Urban Heat Island Research in Phoenix, Arizona: Theoretical Contributions and Policy Applications
Authors: Winston T. L. Chow, Dean Brennan, and Anthony J. Brazel
Department of Engineering, Arizona State University, Mesa, Arizona
School of Geographical Sciences and Urban Planning, Arizona State University, Tempe, Arizona
Over the past 60 years, metropolitan Phoenix, Arizona, has been among the fastest-growing urban areas in the United States, and this rapid urbanization has resulted in an urban heat island (UHI) of substantial size and intensity. During this time, an uncommon amount of UHI-specific research, relative to other cities in North America, occurred within its boundaries. This review investigates the possible reasons and motivations underpinning the large body of work, as well as summarizing specific themes, approaches, and theoretical contributions arising from such study. It is argued that several factors intrinsic to Phoenix were responsible for the prodigious output: strong applied urban climate research partnerships between several agencies (such as the academy, the National Weather Service, private energy firms, and municipal governments); a high-quality, long-standing network of urban meteorological stations allowing for relatively fine spatial resolution of near-surface temperature data; and a high level of public and media interest in the UHI. Three major research themes can be discerned: 1) theoretical contributions from documenting, modeling, and analyzing the physical characteristics of the UHI; 2) interdisciplinary investigation into its biophysical and social consequences; and 3) assessment and evaluation of several UHI mitigation techniques. Also examined herein is the successful implementation of sustainable urban climate policies within the metropolitan area. The authors note the importance of understanding and applying local research results during the policy formation process.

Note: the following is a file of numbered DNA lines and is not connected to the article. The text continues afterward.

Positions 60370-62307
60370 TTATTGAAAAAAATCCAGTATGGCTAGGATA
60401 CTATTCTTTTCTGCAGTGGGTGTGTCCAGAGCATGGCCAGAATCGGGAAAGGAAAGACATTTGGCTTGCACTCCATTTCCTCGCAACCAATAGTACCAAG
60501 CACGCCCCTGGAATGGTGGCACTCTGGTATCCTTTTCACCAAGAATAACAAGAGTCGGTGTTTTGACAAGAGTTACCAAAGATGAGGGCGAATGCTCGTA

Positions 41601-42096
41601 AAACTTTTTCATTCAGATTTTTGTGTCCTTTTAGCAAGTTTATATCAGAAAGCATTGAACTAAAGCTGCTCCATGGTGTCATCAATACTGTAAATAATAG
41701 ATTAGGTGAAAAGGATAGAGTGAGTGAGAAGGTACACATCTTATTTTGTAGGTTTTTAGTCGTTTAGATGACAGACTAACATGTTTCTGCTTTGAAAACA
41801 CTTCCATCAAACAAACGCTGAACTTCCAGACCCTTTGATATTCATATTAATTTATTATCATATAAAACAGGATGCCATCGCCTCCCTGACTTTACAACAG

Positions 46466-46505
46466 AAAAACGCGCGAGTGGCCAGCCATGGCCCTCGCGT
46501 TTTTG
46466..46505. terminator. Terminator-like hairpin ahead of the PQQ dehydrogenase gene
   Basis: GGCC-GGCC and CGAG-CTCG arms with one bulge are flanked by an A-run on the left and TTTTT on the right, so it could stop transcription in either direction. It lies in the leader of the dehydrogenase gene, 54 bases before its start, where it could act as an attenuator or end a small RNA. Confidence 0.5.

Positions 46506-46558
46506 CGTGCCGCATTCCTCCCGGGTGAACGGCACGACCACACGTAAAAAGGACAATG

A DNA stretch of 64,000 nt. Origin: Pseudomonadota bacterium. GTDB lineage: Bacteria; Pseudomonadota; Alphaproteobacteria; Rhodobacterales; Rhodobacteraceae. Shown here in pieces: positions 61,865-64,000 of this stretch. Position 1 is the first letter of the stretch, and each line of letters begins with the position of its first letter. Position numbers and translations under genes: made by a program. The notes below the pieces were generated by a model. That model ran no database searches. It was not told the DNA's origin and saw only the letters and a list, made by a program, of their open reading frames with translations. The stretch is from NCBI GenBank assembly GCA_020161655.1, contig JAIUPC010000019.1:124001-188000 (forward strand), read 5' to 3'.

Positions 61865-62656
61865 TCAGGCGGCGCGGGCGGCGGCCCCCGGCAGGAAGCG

Chow, Winston T. L., Dean Brennan, Anthony J. Brazel, 2012: Urban Heat Island Research in Phoenix, Arizona: Theoretical Contributions and Policy Applications. Bull. Amer. Meteor. Soc., 93, 517–530.